So Harry enters the wizarding world with the perpetual look of amazement in his face. Daniel Radcliffe in the movie wears this look to perfection in the first half of the movie. And we readers have worn the same look ever since Hagrid tapped the bricks and led us into Diagon Alley.

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The belly of the whale – the hero, instead of conquering or conciliating the power of the threshold, is swallowed into the unknown, and would appear to have died

“Harry thought that none of the lessons he’d had so far had given him as much to think about as tea with Hagrid.”

The philosopher’s stone symbolizes the traditional idea of the quest. What is brilliant about Rowling’s narration is the way she wove her plot in the books. In her interviews, Rowling stated that after she conceived the idea of Harry Potter, she spent five years plotting and then eventually writing the book. In the Journey from Platform nine and three-quarters, Ron Weasley tells Harry about the break-in at Gringotts. Before that Harry was witness to Hagrid removing a top-secret package from the Gringotts vault of 713. Soon after coming to Hogwarts, he, Ron and Hermione became embroiled in a midnight adventure involving poltergeists and three-headed dogs in order to discover the hiding place of the package, “it looked as though Harry had found out where the grubby little package from vault seven hundred and thirteen was”.

The quest for the package or as he discovers later in Nicholas Flamel – the philosopher’s stone – leads Harry into the ‘belly of the whale’. When Harry discovers that Lord Voldemort is behind the attempts to steal the Philosopher’s Stone, he resolves to get the Stone before Voldemort. This brings us to the different forms of quest prevalent in this book. The book is the beginning of the quest of Harry Potter to ingratiate himself into the wizarding world and discover his identity as a wizard as well as his education on magic and magical powers. It is also the beginning of the events which will bring Harry and Voldemort in collision with each other leading to their final duel.

It is also the place where Harry will brave the different obstacles in order to win the ultimate prize – the Philosopher’s Stone. The greatest of all the obstacles was of course Harry confronting his most desperate desire in the reflection of the Mirror of Erised and walking away from it. As Dunbledore said, “it does not do to dwell on dreams and forget to live”. He has help and guidance along this path. The hero on the quest meets guides and protection who lend him help and knowledge that will help him reach the end of his quest. Hermione finds him the information on the stone, Ron defeats McGonagall’s giant chess set so that Harry can move forward and face Lord Voldemort.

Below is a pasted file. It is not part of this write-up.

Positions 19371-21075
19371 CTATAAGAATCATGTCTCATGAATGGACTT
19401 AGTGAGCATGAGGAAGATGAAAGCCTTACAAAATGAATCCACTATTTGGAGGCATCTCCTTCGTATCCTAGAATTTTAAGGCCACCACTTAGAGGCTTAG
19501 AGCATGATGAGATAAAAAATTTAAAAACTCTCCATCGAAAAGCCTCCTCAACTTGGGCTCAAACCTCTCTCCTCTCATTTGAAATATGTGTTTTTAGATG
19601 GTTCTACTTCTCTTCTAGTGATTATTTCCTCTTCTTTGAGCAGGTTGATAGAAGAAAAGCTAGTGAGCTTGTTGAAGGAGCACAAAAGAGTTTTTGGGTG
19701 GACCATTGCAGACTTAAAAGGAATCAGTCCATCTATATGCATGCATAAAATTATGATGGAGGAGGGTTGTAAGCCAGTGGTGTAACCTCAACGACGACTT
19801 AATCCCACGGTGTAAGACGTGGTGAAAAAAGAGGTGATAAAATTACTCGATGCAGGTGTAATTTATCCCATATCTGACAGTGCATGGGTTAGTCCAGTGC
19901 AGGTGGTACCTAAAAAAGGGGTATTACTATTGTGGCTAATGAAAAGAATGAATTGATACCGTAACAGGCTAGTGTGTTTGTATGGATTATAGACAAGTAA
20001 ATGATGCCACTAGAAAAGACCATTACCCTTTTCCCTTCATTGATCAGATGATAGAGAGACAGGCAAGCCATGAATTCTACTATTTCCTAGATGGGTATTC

The hero comes back from this mysterious adventure with the power to bestow boons on his fellow man

 

Harry returns from the battle with Voldemort victorious able to thwart his plan to return back to his old powers. In doing so, Harry earns his place in the ranks of heroes. Unlike the traditional narratives where the hero returns back to the everyday life a changed man but still one whose ultimate goal is to inhabit it eventually. Harry’s return to the muggle world is an unwilling return – an enforced waiting period before he can return back to Hogwarts. This return sets the tone for the rest of the books until in Deathly Hallows he says goodbye to the muggle world and permanently crosses over to the wizarding world.

The Philosopher’s Stone introduced us to the world of Harry and Hogwarts and brought to the generation a world of magic which is deeply mired in to the emotions of friendship, bravery and loyalty. It is not just the magic but also the human emotions that enthral us twenty years after publication and I am sure would continue on long, long after.

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What Harry Potter achieved was getting an entire generation to discover a love for reading and nurturing this love for the generation who are already in love. It began the age of celebrity authors and novels vying for the attention of demanding readers. The latest trend in bookstagram and booktubing have only added to the cult status of Harry Potter.

What I thought of the Twentieth Anniversary edition:

I brought the house color of Gryffindor. Apar from the gorgeous black cover featuring the emblem of Godric Gryffindor[the founder of the house] what drew me in was the side pages which are painted red and gold. Inside the first few pages are dedicated to the history of the house and trivia on famous Gryffindors. It was a special thrill to see Harry’s name there and made me smile as I started on the book itself. The end pages of the book have all kinds of different fun activities which – even though you are an adult – you are excited to participate in. Overall, it is a worthy successor of the illustrated edition designed by Jim Kay and the perfect celebration of twenty years of Harry Potter!